Costumes…the COSTUMES!!! So rich, so lush, colours and textures and fabrics, oh my!
The London costumes are seriously textured and glittering in Hannibal. I think I watch the costumes more than I watch the cast members! Very Happy

Nicky Adams also stood out as Mme Giry (in that she has a very distinctive look—a round face). She did a very good job, but she’s not my favourite in the role.
That's pretty much how I feel about her. She was much better than expected (cause I had read some pretty negative reviews). She was by most standards good in the role. And very distinctive look, yes.

I’m almost certain Gina lip-synched the cadenza, mostly based on her being quite calm (as in not heaving for breath) afterwards. I’m a singer myself, and believe me when I say that singing it can be exhausting.
I'm not completely sure, but when I saw her in December she seemed to sing live on top of the prerecorded cadenza. There was much more sound when she turned towards the audience. But there's definitely some playback going on!

Can someone help me here? Has the mirror bride at this stage been replaced with an actual dummy, because who/whatever was in the mirror really did look like she was made of wax!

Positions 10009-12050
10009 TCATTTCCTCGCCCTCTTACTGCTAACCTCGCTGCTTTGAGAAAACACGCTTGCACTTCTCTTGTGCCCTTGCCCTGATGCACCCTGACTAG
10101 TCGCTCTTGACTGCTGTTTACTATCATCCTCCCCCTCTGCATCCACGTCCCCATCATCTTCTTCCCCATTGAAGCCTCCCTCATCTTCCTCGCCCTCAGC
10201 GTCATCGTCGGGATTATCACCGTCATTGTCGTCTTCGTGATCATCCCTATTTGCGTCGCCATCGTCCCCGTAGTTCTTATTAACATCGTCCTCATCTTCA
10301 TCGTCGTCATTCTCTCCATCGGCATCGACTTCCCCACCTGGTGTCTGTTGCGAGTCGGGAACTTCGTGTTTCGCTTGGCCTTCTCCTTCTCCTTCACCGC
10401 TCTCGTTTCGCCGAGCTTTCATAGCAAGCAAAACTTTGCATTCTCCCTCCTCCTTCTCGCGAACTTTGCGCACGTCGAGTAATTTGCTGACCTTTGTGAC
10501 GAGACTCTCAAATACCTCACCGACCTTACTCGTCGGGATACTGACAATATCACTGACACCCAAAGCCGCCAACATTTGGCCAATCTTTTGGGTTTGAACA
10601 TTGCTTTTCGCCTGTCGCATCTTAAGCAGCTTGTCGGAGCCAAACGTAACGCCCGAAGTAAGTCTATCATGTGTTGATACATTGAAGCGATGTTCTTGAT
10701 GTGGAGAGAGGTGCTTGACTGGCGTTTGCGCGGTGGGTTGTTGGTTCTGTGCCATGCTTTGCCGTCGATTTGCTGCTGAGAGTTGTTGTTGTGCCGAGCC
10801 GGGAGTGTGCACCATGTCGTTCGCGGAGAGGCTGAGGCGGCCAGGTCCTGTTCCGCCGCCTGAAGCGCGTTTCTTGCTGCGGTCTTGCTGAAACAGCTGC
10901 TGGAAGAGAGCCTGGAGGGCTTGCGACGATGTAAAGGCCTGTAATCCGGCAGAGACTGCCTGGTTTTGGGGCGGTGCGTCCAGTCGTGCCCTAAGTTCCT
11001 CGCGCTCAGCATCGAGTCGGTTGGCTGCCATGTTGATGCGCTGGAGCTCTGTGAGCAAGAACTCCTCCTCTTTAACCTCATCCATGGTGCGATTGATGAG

No, it's still the actress/Christine understudy, but she's repositioning herself during the blackout so she can stand a bit more up and "lock" her position. The blank mask helps cover her facial expres​sion(s).

A few brief notes about this scene: OMG, Carlotta’s gown. Why has it taken me so long to realize how stunning it is? Lace! Velvet! Ruffles!
Apparently I'm the only one not loving it. I think it's too fluffy and non-historical, especially newer versions. That said, I think the hint of mint green the London gowns has is quite lovely.

I wrote in my notes in capital letters that Emma did not dance in this scene…isn’t Meg supposed to be the ‘prima ballerina’ who comes in as the music changes and dances the pirouettes through the hoops? (Sometimes she wears a different coloured wig). Well, I seem to recall quite clearly that the girl who performed the aforementioned wasn’t Emma. Maybe I’m wrong, but…anyway.